Dr. Hanifrahmawan Sudibyo from the Department of Chemical Engineering, the UGM Faculty of Engineering, together with Dr. Budhijanto (Chemical Engineering Dept.) and Dr. Adhika Widyaparaga (Mechanical and Industrial Engineering Dept.), has utilized clay minerals as catalysts to convert cow dung into bio-oil as an alternative energy source.
“The data from Statistics Indonesia in 2022 indicates that Indonesia had more than 19 million head of cattle,” Dr. Sudibyo said on Friday (October 13).
“If we assume that each cow produces around 87 kg of wet dung with a 90% moisture content daily, then there is a total of about 570 million tons of cow dung (on a wet basis) annually in Indonesia.”
He explained that anaerobic digestion is one technology used to process cow dung into biogas rich in methane gas. The generated biogas can then be used as fuel, heat, and electricity sources. After purification, it can be injected into the natural gas network.
However, anaerobic digestion still produces residue known as digestate, a mixture of wet organic and inorganic matrices rich in lignocellulosic fibers that cannot be digested.
The composition of the nutrients in the digestate highly depends on the characteristics of the processed substrates.
Dr. Sudibyo said digestate is usually used as fertilizer by directly spreading or composting before application to farmlands and grasslands.
However, this approach can potentially release greenhouse gases trapped within the digestate, forming ammonium salt aerosols that can pollute the air, cause phytotoxicity in plants, spread pathogens, lead to cross-contamination, and result in eutrophication and acidification of water bodies due to the uncontrolled accumulation of N and P.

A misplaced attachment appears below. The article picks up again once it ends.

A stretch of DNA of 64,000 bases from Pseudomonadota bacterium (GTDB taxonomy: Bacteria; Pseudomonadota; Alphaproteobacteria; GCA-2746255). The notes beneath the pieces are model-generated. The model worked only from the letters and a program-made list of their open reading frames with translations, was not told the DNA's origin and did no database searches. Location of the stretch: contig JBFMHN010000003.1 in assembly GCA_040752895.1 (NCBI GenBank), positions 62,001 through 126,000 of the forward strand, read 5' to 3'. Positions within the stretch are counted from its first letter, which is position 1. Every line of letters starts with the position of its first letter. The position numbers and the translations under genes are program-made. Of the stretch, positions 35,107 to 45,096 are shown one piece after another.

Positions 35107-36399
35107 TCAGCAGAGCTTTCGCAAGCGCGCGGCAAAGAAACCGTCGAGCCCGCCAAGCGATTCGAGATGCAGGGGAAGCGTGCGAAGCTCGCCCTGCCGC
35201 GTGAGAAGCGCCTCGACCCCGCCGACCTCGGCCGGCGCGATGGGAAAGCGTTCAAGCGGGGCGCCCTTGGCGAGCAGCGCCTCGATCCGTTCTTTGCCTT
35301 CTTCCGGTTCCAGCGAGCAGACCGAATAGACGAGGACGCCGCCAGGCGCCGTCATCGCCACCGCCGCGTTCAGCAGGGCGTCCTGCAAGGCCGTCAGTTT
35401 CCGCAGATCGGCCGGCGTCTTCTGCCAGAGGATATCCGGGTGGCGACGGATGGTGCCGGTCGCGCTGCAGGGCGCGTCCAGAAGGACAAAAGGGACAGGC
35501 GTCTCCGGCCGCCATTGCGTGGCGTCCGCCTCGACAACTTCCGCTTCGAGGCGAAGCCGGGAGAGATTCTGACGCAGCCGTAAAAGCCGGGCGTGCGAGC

Therefore, a more sustainable management method, in line with the circular bioeconomy concept, is required to mitigate these environmental threats.
“One of the processes used to treat digestate is hydrothermal liquefaction (HTL) technology, also known as hydrothermal liquefaction,” Dr. Sudibyo mentioned.
HTL is a thermochemical process that transforms wet biomass waste, including digestate, into bio-oil, carbon-rich solids called hydrochar, and water-rich side products rich in nutrients.
Compared to other thermochemical routes, such as pyrolysis and gasification, HTL is operated at subcritical and/or near supercritical water conditions (280–360°C and 10–20 MPa), significantly lower than the temperatures used in those processes.
This allows the process to handle high moisture content feedstock without requiring prior drying.
“This approach is significantly more energy-efficient,” Dr. Sudibyo said.
The UGM team used several clay minerals as catalysts. The clay minerals tested represent various phyllosilicate minerals, including kaolinite, montmorillonite, talc, vermiculite, phlogopite, meixnerite, attapulgite, and alumina. Comprehensive evaluations have been conducted on clay minerals available naturally and commercially.
The results revealed that montmorillonite was the most suitable clay mineral for this purpose.
Montmorillonite yielded a carbon recovery of approximately 70-80% in bio-oil with a heteroatom content of 15% O, 0.24% N, and 0.08% S.
Furthermore, montmorillonite contained minimal hydrochar (10% yield). It distributed over 60% of the nutrients in the digestate to the water-rich side products.
This study, carried out in collaboration with partners from Pontificia Universidad Católica de Chile (Chile) and Pontificia Universidad Javeriana (Colombia), was published internationally in Industrial & Engineering Chemistry Research, a Q1 journal published by the American Chemical Society (ACS) in 2023.
The UGM team plans to delve deeper into the development of clay mineral-based catalysts for valorizing various wet biomass waste, which is abundant in Indonesia.
Not long ago, Dr. Sudibyo received a research grant from the Kurita Water and Environment Foundation in Japan to develop a hydrotalcite-based catalyst impregnated with transition metal elements for converting phenolic compounds in wastewater from the pulp and paper industry and tanning leather into syngas (a mixture of CO and H2).
In this grant, Dr. Sudibyo will be supported by the same team of researchers he worked with in the cow dung research.
“Hopefully, this research will lead to valuable breakthroughs for related industries,” he concluded.